Sunday, October 5, 2014

Festival of the Drum

I received an invitation from Tony Chavarria, Curator of Ethnology at the Museum of Indian Arts and Culture (MIAC) in Santa Fe.  It was for the “Festival of The Drum”.  He had arranged for 10 different drum groups to come to Santa Fe to play on Milner Plaza on Museum Hill.  It coincided with a show within the museum called “Heartbeat: Music of the Native Southwest”  “Festival of the Drum” was an event with a far larger cultural range, however.

The Master of Ceremonies was a member of MIAC’s Advisory Council, Angelo Joachin, Jr. a member of the Tohono O’odam Nation in southern Arizona, said it was a celebration of the differences and so it was.  There were demonstrations of Native American music and dance as well as representations from Africa, Scotland and Japan.

For Native America there was the Southern Red Drum Group led by Myron Garcia from Santa Domingo Pueblo with one large base drum.  There were two drummers and it took them both to carry their drum on and off the plaza.  The closing was also Native American with J .R. TeCube of the Jicarilla Apache Nation singing a song he had written for a film he had been asked to work on.  The bookends of Native American music were most appropriate for the day.

One of the best events was the Kya’na Dance group with Daryl Shack from Zuni and his family.  While he sang with his father Bobby Shack who had given the opening blessing for the event and another friend: his son, niece and nephew danced.   The boys were each 5 years old and the girl was 10.  It was not just that they were adorable, they could really dance and follow the musical instructions precisely.  They did several performances during the day and each was a great crowd pleaser.

Probably the most exciting performance that got everybody into the act was Ehren Natay and the break-dancers.  I half jokingly said to Penelope that they rival the break-dancers in the 42nd Street subway station in New York City, but they belong to a different tribe.  Then Natay’s group did a couple of things that surpassed anything I have ever seen.  Again there was a child of 4  or 5 who actually walked on his head and hands and did other great stunts but it was his mentor (I believe it was the little one’s brother) who was an amazing break-dancer.  For the finale he donned a khaki helmet and spun like a top on his head.  That was worthy of the large round of applause from the crowd surrounding the dancers.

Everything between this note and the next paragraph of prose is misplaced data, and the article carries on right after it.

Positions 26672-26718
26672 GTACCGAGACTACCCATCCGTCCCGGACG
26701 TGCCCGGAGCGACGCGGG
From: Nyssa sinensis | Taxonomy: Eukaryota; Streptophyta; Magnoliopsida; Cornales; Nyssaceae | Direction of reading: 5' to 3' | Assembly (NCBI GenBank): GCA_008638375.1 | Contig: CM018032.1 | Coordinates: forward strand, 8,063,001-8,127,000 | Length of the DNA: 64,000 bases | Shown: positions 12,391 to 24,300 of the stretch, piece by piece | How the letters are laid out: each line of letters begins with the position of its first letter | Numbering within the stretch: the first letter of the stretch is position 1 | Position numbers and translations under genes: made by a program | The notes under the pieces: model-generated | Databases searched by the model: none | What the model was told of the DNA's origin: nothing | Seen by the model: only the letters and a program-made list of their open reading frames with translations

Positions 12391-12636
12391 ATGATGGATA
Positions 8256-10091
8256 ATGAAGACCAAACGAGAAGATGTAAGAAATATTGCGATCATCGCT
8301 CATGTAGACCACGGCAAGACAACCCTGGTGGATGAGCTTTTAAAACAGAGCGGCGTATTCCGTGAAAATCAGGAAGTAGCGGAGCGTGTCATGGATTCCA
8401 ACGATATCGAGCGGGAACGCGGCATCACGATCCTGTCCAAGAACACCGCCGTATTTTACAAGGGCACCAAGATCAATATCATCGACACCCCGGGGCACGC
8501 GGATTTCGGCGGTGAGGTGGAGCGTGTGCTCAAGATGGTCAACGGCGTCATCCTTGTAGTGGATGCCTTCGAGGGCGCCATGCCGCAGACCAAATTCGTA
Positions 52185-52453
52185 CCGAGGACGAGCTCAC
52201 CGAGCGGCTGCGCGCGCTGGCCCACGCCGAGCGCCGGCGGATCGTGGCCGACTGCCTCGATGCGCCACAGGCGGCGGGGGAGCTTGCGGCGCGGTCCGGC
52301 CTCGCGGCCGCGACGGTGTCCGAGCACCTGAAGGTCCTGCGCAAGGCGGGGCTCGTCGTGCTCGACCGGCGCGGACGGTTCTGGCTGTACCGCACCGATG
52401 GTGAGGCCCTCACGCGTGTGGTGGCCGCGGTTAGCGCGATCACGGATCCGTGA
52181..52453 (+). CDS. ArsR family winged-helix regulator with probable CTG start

The groups representing other cultures were not necessarily all foreigners, or at least the majority weren’t, but they were interested in the culture and either in an informal or formalized way learned from the leader of their group.

The first was Agalu West African Drummers led by Akkem Ayanniyi.  The beat was so intoxicating that there were many in the crowd who could not stop moving to the music, sometimes in what looked to me as a legitimate African dance.  Those of us who did not dance joined by clapping our hands.

Bushido Kenkyukai Taiko Drummers performing in the Japanese discipline, were led by Anita Lee Gallegos who has a proper school.  The members of her group had all been with her from 4 months to 5 years.  After they were done with their performance they invited members of the audience to come play with them.  The amazing thing was that within a very few minutes the amateurs sounded quite good, considering their total lack of training, though one woman, I suspect, had played in her own right at one time.

The High Desert Pipes and Drums – Scottish Pipe Band was quite different from everything else.  The bagpipes and drums totally complement each other in yet another way that can get under your skin.  They came onto the plaza playing and it was rather stirring.  Their drums sound quite different from all the others.  They have double snares so they can sound like a flock of birds.  I actually saw birds flying above the museum as the drums were playing and wasn’t sure which I was hearing.  It was yet another stirring experience of the day.

In between the performances I took a look at the “Heartbeat” exhibition inside MIAC.  It was a small show in one gallery of the museum, the subject being restricted to Native music of the Southwest.   The main instruments are the drum, the rattle and the flute.  By far the most beautiful is the flute.  Robert Mirabel, a renowned flautist made his own flute and stand which MIAC acquired in 2004.

Photo credit: Blair Clark

Though perforce I missed some of the performances I found the day was a total delight and I certainly hope that it will become an annual event.

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